So the public came through when the authorities lacked the proper wherewithal, but the crisis pointed up how serious the power shortfall could be. Unlike Mainichi and other outlets, Asahi saw the problem as being less about generating function than about distribution. As mentioned earlier, METI requested supplemental electricity from other power companies, but such measures have limited effect due to inadequate transmission lines. Famously, east and west Japan differ in terms of electrical frequency, which means transfers from one region to another have to be converted, and that restricts capacity. This problem has been evident for many years, even before the Fukushima accident, so it mainly comes down to lack of government oversight and power companies’ not wanting to cooperate with one another.
But there’s another economic disincentive, which is that while these regional power companies no longer function as power monopolies, they remain transmission line monopolies. Any new electricity supply businesses have to do business with regional power companies to distribute their power. There have been 32 planned blackouts since the Fukushima meltdown, and all could have been avoided if transmission lines were shared more freely. And it’s not just about sharing power made by thermal generators or nuclear reactors. Hokkaido, Tohoku, and Kyushu are the most appropriate regions for solar and wind power and often have surpluses that could be easily transferred to regions in need if transmission capabilities were more flexible. According to Asahi, about ¥4.8 trillion is needed to double the capacity of relay lines, which could be easily raised by adding a surcharge to electricity bills.
Another solution to power shortages, albeit an emergency one that is already in use to a limited extent, is what’s called pumped storage, which basically works on the same economic principle that our storage heaters do. Surplus electricity generated at night is used to pump large amounts of water to the top of a grade. When there is an expected shortfall of power in the daytime, this water is released to produce energy in the same way that hydroelectric power is generated. Tepco has 9 pumped storage facilities that could produce up to 20 percent of needed supply at a given time, which means it can replace the solar potential during cloudy, cold days.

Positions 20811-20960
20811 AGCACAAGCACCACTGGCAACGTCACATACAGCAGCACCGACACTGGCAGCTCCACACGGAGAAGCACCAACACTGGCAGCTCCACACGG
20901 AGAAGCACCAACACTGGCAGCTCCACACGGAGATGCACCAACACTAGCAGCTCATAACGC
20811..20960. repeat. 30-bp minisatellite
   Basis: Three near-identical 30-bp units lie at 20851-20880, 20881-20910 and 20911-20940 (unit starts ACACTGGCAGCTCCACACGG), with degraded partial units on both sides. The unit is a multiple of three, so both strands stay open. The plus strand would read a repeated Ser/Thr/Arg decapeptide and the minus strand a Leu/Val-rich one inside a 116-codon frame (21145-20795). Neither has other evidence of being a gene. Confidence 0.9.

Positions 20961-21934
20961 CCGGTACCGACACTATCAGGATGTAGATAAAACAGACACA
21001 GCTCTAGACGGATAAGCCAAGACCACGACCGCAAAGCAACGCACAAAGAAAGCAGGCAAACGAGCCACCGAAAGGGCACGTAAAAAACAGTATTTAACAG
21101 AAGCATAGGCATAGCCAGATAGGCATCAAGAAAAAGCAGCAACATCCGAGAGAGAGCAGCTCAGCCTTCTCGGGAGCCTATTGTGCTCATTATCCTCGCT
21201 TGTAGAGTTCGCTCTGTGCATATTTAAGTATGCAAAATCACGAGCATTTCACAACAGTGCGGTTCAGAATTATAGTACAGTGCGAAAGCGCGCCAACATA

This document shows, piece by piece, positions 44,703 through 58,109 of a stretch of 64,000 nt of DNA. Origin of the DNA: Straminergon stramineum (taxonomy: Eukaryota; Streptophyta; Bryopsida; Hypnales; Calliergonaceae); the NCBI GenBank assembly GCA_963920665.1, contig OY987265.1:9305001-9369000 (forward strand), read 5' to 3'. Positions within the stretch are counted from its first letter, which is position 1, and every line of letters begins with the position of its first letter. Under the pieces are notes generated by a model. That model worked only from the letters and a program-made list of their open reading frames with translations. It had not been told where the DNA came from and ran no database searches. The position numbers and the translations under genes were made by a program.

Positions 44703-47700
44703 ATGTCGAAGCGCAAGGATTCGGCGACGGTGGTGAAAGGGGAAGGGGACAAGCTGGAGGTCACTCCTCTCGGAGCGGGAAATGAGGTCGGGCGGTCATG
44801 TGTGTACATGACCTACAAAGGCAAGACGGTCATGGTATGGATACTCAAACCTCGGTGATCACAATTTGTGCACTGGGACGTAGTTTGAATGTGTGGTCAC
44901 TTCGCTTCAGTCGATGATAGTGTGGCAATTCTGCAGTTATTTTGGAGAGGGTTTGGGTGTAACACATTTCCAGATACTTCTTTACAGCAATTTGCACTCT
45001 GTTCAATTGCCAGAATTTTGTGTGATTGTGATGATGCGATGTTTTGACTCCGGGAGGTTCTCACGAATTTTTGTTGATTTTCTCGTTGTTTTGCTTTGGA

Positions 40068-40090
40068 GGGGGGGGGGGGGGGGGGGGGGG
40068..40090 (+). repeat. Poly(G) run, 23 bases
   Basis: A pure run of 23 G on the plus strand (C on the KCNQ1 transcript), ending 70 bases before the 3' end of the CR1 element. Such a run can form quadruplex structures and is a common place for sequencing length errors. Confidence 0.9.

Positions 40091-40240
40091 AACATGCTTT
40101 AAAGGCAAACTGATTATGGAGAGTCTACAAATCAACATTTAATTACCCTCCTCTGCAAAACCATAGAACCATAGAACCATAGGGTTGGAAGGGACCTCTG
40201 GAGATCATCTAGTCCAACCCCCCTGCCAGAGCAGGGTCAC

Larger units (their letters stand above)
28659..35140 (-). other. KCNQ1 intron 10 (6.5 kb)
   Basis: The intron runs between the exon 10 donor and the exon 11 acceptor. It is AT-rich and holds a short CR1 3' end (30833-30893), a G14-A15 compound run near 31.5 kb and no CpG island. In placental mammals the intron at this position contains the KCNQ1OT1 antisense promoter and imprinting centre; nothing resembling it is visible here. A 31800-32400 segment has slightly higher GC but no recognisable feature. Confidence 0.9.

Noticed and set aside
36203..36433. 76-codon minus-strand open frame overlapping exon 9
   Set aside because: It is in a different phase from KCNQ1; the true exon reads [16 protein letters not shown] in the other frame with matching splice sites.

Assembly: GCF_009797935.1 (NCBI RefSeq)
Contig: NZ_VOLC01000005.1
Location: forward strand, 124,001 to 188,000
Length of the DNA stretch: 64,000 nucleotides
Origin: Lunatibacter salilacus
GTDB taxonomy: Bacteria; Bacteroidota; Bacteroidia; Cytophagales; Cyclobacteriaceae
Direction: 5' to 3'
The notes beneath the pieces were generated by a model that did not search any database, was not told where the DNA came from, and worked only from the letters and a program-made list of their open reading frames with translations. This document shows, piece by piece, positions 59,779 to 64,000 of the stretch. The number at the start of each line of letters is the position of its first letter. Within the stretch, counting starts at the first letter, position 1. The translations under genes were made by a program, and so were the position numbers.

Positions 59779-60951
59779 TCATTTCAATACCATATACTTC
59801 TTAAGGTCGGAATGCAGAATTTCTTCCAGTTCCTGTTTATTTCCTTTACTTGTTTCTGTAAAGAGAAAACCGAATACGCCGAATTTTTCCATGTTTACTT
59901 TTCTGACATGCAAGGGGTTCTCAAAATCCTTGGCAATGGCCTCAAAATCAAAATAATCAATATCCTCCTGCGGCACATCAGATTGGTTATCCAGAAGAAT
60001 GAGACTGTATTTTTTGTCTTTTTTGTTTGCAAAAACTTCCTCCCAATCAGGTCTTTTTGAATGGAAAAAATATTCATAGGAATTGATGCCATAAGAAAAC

The difficult part of the moral that consumers take away from the March 22 near-miss is what they can do on their own. They could opt to patronize new power suppliers that deal more forthrightly with renewables, but they are still in thrall to the regional power monopolies to get that power to their homes. They could build passive houses and/or install solar panels for greater electrical self-sufficiency, but it still costs money and some homes may not be ideal for solar power generation. Practically speaking, there are only two things that conscientious consumers can do right now on their own to address these problems regardless of their financial or residential circumstances: convince their leaders to make a concerted effort to reduce reliance on both fossil fuels and nuclear power, and cut back on their own energy consumption. This latter point is not as difficult as it may sound. Thanks to technological innovations, homes use much less energy than they did several decades ago, though perhaps not enough to offset the increase in energy usage attributed to the transportation sector. But it should also be noted that following the Fukushima accident, when households had to cut back on power usage, they not only succeeded in cutting back but maintained those lower usage habits to this day to a certain extent, because we realized we waste a lot, and that it’s not a big burden to cut back. If, like us, you tend to feel guilty about the electricity you do use, there is, as Marie Kondo might say, a spark of joy in knowing that you don’t always have to turn something on.